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50 years of research at the Biozentrum

Since its foundation, the Biozentrum has been dedicated to studying molecules, cells and organisms to achieve a deeper understanding of the fundamental principles of life. Researchers at the Biozentrum give us insights into the fascinating world of science, their work at the interfaces of different disciplines, and their passion for discovering new things.


From small details to fundamental questions
Cutting-edge structural biology technologies enable scientists to observe how molecules interact within cells. Prof. Maria Hondele and Prof. Timm Maier talk about their research at the smallest scale and how collaboration between research groups can move mountains. pdf download

New approaches in the fight against bacteria
The infection biologists Prof. Christoph Dehio and Prof. Urs Jenal investigate bacteria at the Biozentrum. Their goal is to better understand the interactions between pathogens and humans under natural conditions, in order to counter the alarming increase in antibiotic-resistant pathogens with new treatment options. pdf download

A stem cell researcher to the core
With her research on stem cells, Prof. Fiona Doetsch draws on different disciplines: neurobiology and developmental biology. She focuses on a specific group of neural stem cells in the brain, whose existence has long been contested. It is possible that these cells are the key to the plasticity - adaptability - of our brain. This could also open up perspectives for the therapy of brain diseases. pdf download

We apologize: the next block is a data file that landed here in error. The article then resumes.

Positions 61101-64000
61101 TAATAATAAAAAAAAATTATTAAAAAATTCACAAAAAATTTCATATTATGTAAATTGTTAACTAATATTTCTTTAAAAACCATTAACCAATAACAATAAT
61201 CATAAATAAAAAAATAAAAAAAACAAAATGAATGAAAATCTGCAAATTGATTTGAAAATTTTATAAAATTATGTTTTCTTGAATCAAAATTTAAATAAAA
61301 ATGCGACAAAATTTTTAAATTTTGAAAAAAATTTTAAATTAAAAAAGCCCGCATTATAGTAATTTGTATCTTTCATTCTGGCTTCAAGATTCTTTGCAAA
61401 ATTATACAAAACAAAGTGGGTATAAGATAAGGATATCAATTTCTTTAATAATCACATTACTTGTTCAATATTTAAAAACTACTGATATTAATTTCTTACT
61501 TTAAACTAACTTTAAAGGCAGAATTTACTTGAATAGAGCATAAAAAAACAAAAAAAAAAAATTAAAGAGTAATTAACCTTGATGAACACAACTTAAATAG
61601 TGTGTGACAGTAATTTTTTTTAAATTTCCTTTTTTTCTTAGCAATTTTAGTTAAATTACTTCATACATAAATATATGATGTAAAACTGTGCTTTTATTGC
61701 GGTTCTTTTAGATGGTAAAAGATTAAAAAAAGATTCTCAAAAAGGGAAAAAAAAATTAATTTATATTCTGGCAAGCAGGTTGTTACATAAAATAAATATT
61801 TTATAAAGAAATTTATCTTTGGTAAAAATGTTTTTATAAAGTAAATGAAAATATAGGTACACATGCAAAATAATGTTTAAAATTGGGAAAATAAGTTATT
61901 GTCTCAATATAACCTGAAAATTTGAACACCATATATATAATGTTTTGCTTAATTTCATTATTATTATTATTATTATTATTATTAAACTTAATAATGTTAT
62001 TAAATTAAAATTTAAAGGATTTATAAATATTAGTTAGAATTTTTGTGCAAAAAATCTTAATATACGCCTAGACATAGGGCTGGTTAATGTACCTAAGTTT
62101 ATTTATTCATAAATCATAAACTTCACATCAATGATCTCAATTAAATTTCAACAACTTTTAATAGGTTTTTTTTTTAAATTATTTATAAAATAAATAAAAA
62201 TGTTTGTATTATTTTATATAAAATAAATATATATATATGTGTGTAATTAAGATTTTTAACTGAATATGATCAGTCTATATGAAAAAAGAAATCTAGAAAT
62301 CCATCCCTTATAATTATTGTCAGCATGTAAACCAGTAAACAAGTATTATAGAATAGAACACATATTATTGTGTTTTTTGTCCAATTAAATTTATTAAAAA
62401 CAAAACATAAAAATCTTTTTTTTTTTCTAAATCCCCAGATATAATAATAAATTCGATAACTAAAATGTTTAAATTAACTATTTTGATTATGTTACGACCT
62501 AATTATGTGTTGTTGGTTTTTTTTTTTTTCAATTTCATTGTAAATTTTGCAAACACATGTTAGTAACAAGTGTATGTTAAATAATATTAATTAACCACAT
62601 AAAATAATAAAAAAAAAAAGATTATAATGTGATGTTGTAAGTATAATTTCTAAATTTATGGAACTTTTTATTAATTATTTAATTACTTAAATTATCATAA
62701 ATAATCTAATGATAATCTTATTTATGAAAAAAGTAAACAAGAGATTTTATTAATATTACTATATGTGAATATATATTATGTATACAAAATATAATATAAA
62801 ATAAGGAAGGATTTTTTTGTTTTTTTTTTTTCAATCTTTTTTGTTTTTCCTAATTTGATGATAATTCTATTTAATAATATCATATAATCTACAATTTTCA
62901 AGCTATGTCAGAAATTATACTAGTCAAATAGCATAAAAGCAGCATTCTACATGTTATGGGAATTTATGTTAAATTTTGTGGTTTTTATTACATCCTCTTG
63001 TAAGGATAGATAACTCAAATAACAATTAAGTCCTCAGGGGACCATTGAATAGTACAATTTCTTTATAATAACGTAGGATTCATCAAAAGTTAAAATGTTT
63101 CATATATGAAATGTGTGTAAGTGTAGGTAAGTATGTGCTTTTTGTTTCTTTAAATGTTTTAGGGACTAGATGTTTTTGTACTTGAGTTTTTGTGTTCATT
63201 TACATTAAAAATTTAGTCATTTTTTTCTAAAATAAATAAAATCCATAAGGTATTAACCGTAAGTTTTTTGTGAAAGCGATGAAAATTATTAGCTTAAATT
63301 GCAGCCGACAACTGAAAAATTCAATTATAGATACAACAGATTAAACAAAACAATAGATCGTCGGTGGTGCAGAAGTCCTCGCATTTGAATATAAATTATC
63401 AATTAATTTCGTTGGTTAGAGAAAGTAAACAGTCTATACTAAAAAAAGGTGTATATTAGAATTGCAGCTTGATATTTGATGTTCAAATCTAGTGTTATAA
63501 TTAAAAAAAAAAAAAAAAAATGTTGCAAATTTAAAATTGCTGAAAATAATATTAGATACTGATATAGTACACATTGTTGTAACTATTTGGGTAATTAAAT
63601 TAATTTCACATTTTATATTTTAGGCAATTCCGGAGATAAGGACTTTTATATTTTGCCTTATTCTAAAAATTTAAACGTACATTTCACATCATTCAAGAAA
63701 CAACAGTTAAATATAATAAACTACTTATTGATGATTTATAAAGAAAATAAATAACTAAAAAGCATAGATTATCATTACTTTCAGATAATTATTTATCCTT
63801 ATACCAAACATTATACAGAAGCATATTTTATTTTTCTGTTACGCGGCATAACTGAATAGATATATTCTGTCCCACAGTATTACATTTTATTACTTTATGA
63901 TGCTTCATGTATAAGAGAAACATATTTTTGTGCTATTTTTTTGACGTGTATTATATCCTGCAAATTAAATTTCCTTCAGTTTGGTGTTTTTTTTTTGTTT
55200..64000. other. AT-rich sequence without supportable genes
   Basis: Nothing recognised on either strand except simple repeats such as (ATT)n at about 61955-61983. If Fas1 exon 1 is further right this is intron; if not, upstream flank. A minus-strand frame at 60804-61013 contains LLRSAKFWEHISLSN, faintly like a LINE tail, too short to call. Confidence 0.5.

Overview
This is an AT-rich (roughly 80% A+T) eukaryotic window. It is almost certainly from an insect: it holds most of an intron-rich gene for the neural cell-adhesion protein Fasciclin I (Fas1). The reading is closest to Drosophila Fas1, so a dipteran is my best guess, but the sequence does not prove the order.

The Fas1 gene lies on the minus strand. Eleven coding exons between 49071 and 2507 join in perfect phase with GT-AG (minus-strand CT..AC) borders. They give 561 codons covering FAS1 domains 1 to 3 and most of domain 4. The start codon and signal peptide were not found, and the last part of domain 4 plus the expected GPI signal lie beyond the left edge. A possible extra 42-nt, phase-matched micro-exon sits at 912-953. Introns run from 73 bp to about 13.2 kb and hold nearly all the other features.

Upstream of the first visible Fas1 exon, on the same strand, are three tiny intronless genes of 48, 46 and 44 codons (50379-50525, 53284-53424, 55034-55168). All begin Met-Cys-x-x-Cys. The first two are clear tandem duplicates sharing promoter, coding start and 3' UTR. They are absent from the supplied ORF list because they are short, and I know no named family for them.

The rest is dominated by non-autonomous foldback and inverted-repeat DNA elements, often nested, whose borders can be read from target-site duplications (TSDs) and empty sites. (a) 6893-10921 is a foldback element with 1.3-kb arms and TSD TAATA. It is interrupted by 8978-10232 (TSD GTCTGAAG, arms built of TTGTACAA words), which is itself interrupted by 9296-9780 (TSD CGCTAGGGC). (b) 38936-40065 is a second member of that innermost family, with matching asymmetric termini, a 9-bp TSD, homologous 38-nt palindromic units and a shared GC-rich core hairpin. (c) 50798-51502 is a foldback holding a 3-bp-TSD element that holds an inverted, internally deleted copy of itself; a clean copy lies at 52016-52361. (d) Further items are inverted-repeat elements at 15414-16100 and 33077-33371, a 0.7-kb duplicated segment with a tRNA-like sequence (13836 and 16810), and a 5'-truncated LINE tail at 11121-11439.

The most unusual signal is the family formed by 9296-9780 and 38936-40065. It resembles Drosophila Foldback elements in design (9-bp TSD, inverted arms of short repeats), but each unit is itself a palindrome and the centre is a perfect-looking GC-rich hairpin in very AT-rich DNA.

A hisTORic  breakthrough
Michael N. Hall was not yet 40 years old when he discovered a key protein for cell growth and communication at the Biozentrum. The protein, known as TOR, opened the door to numerous subsequent discoveries by the biochemist – some of which required him to leave the lab for the clinic. pdf download

The pioneer of genetic engineering
Prof. Werner Arber discovered the restriction enzymes, which can be used to cut out sections of DNA in the cell. With this he laid the foundation for today's molecular biology and was awarded the Nobel Prize in Physiology or Medicine in 1978. His daughter Silvia Arber was just ten years old at the time and described her father's discovery in a story of her own. pdf download

Spectacular moments in evolution
It was fruit flies that made Walter Gehring world famous. The sensation he published in the scientific journal "Science" in 1995 astonished experts and shocked the public. He had identified a single genetic switch, a master control gene. It could turn on an entire cascade of genes, causing the formation of a new organ such as an eye. pdf download